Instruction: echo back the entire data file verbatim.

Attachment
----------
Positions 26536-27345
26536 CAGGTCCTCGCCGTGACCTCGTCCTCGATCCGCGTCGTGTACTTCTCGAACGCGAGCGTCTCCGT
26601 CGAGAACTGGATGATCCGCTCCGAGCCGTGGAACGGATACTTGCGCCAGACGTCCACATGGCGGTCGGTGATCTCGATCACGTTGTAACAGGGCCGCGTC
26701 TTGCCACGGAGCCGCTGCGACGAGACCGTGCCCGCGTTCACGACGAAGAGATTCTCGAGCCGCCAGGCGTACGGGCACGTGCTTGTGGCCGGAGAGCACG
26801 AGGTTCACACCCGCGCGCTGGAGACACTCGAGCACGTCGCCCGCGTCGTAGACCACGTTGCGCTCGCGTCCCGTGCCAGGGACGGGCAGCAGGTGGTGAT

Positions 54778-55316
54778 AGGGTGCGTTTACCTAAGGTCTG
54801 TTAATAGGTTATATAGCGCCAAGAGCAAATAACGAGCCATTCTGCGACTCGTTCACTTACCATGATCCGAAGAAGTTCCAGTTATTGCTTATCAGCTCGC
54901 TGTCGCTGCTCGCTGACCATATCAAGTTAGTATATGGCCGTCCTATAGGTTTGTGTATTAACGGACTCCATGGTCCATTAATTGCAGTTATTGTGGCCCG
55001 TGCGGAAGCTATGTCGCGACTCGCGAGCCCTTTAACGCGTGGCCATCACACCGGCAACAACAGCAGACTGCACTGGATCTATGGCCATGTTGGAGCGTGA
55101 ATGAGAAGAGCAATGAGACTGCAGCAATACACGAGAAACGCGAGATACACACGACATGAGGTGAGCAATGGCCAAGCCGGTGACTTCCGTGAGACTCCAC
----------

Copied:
Positions 26536-27345
26536 CAGGTCCTCGCCGTGACCTCGTCCTCGATCCGCGTCGTGTACTTCTCGAACGCGAGCGTCTCCGT
26601 CGAGAACTGGATGATCCGCTCCGAGCCGTGGAACGGATACTTGCGCCAGACGTCCACATGGCGGTCGGTGATCTCGATCACGTTGTAACAGGGCCGCGTC
26701 TTGCCACGGAGCCGCTGCGACGAGACCGTGCCCGCGTTCACGACGAAGAGATTCTCGAGCCGCCAGGCGTACGGGCACGTGCTTGTGGCCGGAGAGCACG
26801 AGGTTCACACCCGCGCGCTGGAGACACTCGAGCACGTCGCCCGCGTCGTAGACCACGTTGCGCTCGCGTCCCGTGCCAGGGACGGGCAGCAGGTGGTGAT

Positions 54778-55316
54778 AGGGTGCGTTTACCTAAGGTCTG
54801 TTAATAGGTTATATAGCGCCAAGAGCAAATAACGAGCCATTCTGCGACTCGTTCACTTACCATGATCCGAAGAAGTTCCAGTTATTGCTTATCAGCTCGC
54901 TGTCGCTGCTCGCTGACCATATCAAGTTAGTATATGGCCGTCCTATAGGTTTGTGTATTAACGGACTCCATGGTCCATTAATTGCAGTTATTGTGGCCCG
55001 TGCGGAAGCTATGTCGCGACTCGCGAGCCCTTTAACGCGTGGCCATCACACCGGCAACAACAGCAGACTGCACTGGATCTATGGCCATGTTGGAGCGTGA
55101 ATGAGAAGAGCAATGAGACTGCAGCAATACACGAGAAACGCGAGATACACACGACATGAGGTGAGCAATGGCCAAGCCGGTGACTTCCGTGAGACTCCAC